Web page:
In this review, we identified 26 studies evaluating the effect of Medicare Part D implementation on drug utilization and out-of-pocket costs. As expected, Part D's inception was associated with a consistent overall increase in drug utilization and a decrease in out-of-pocket costs for enrollees. The transition to Part D went smoothly for many elderly dual-eligible patients, but other vulnerable populations appear to have experienced difficulties. Finally, the Part D coverage gap was associated with decreased drug utilization and increased out-of-pocket costs.
There was little variation in effect estimates among studies evaluating the effect of Part D implementation: a 6-13% increase in drug utilization and a 13-18% decrease in out-of-pocket drug costs. Changes in utilization and costs varied by drugs, disease and/or population studied, underscoring the need to consider such factors when assessing Part D's impact. However, there was little indication that Part D selectively led to increased use of essential, underused drugs as compared to overused medications.13
In studies of the Part D transition period, elderly dual-eligible beneficiaries generally fared well, while other populations seemed to experience problems. Two hypotheses may explain these disparate experiences. Due to concerns about the Part D transition for dual-eligibles, many of whom are elderly, both the Centers for Medicaid Services and the states instituted a variety of mechanisms to ease the change, including auto-enrollment and temporary continuation of Medicaid drug coverage during early 2006.29 In contrast, vulnerable populations, such as those with HIV or mental illness, may have had difficulties with the transition due to factors associated with their illnesses.
A second hypothesis is that studies using claims data were unable to identify medication access problems because claims reflected only successfully filled prescriptions, not attempted fills, whereas the survey-based studies were able to tease out these problems. Using claims data, no changes were seen in medication continuity for benzodiazepines.26 Similar methodology might be used to examine continuity of other medications during the transition period, shedding light on the ability of drug claims versus survey-based data to expose medication access problems.
Finally, across all studies, Part D beneficiaries' entry into the coverage gap was associated with decreased drug utilization of 9-16% (an amount similar in magnitude to the increases seen after Part D implementation) and increased out-of-pocket costs with changes as high as 89%. Patients who entered the coverage gap were 5-11% more likely to report discontinuing, switching and/or failing to initiate a medication than were patients who did not enter the coverage gap. Use of generic drugs increased 20% during the coverage gap. These studies suggest that when patients enter the coverage gap, the cost burden dramatically and immediately affects drug utilization and moves patients towards more affordable generic drugs.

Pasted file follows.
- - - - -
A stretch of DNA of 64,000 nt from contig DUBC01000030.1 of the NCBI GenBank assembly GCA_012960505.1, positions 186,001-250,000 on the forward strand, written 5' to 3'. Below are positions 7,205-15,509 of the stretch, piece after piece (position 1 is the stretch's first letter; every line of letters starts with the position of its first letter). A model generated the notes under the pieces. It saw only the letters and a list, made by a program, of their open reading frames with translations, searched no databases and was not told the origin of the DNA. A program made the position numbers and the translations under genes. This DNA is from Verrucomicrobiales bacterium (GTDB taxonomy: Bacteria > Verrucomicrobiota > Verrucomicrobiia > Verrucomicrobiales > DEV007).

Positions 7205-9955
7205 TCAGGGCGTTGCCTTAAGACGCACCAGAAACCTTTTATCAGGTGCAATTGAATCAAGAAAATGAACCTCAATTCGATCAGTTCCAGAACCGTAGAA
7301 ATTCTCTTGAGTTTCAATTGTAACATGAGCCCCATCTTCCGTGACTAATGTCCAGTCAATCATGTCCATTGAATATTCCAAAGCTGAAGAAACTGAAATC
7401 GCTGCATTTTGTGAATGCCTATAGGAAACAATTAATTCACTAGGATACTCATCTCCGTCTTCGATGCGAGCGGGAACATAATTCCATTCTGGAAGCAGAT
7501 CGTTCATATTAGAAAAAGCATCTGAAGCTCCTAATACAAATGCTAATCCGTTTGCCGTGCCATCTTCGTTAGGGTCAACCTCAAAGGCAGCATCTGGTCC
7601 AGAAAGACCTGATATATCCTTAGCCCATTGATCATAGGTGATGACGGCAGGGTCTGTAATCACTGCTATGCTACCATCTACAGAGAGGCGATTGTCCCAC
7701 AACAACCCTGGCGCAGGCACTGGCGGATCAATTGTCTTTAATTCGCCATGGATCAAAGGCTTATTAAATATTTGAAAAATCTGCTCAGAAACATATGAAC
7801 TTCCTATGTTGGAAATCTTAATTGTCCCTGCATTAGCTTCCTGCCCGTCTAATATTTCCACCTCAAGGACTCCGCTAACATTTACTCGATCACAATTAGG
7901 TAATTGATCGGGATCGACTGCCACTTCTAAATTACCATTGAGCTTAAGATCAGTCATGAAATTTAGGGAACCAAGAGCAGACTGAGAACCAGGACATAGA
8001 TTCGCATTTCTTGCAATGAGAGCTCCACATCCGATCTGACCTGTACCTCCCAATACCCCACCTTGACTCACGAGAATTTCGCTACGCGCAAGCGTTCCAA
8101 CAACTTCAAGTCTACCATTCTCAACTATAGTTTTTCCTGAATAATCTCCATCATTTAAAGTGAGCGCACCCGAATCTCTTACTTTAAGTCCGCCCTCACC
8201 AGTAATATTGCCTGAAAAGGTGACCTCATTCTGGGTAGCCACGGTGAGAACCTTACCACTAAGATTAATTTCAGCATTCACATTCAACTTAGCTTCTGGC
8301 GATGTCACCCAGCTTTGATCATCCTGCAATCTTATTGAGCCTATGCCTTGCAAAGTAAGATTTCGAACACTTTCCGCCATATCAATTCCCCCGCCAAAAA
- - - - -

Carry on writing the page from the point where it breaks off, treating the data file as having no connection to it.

The consistency of these findings has important implications. Similarly structured benefit gaps (e.g., drug caps) have been associated with adverse outcomes such as death and increased non-elective healthcare use.30 As Part D reforms are contemplated, policymakers must consider whether drug cost savings during the gap offset the benefits of drug coverage, with the gap potentially leading to adverse health outcomes and even greater spending on healthcare services.
The conclusions drawn from studies in this systematic review must be interpreted with caution. Even though research has found that elderly patients fill 97% of prescriptions within a single pharmacy chain, 31 studies that rely on retail prescription claims may miss prescriptions for patients who use more than one pharmacy chain. Studies evaluating patients without prior drug insurance did not have Part D enrollment files for patients but rather estimated Part D coverage using cost algorithms, so there is likely some misclassification. Finally, these studies offer little or no evidence regarding the impact of Part D on health outcomes. Because the primary goal of Part D was to improve the health of Medicare beneficiaries, such studies are desperately needed.
Using different data sources, designs, and analytic approaches, the studies included in this systematic review showed consistent estimates of Part D's impact in the initial year(s) of the benefit as well as during the coverage gap period. Conflicting results regarding the Part D transition period can be further examined using existing data and methodologies applied to specific drug classes and populations. While we look forward to studies that employ public-use Part D claims, we believe that the currently available evidence documents Part D's role in improving medication access for Medicare beneficiaries and highlights Part D benefit features such as the coverage gap that merit reconsideration and potential improvement. As the fate of the Part D benefit and the coverage gap are pondered, data about effects on health outcomes are urgently needed.
Sponsors' role: The sponsors had no role in the design or analysis of the study or in preparation of the manuscript.
Funding support: National Institute on Aging T32 AG000158 (Ms. Polinski); National Institute of Mental Health R01 5U01MH079175-02 (Dr. Schneeweiss); National Heart Lung and Blood Institute K23 HL-090505 (Dr. Shrank), and a research grant from CVS/Caremark. The sponsors had no role in the design and conduct of the study; collection, management, analysis, and interpretation of the data; or preparation, review, or approval of the manuscript.
Author contributions: Ms. Polinski, Dr. Shrank, and Dr. Schneeweiss participated in the conception and design, acquisition of data, writing and critical review of the manuscript, and data analysis as well as obtaining funding. Ms. Polinski had full access to all of the data in the study and takes responsibility for the integrity of the data and the accuracy of the data analysis. Ms. Kilabuk participated in the conception and design, acquisition of data, writing and critical review of the manuscript, and data analysis. Dr. Brennan participated in the conception and design, critical review of the manuscript and data analysis.
Conflict of interest: Dr. Schneeweiss is a paid member of the Scientific Advisory Board of HealthCore and a consultant to HealthCore, WHISCON and RTI. Dr. Schneeweiss is Principal Investigator of the Brigham and Women's Hospital DEcIDE Center on Comparative Effectiveness Research funded by AHRQ and of the Harvard-Brigham Drug Safety and Risk Management Research Center funded by FDA. Within the past 5 years, Dr. Schneeweiss was funded by an investigator-initiated grant from Pfizer which has ended. Dr. Shrank is the principal investigator for and has research funding from CVS/Caremark and Express Scripts. Dr. Schneeweiss is a co-investigator on and receives research funding from the CVS/Caremark grant. Dr. Troyen Brennan is an employee of CVS/Caremark. This work was funded, in part, by CVS Caremark, a private firm who offers coverage through the Part D program. Opinions expressed here are only those of the authors and not necessarily those of the agencies or sponsors. The remaining authors have no conflicts of interest to disclose.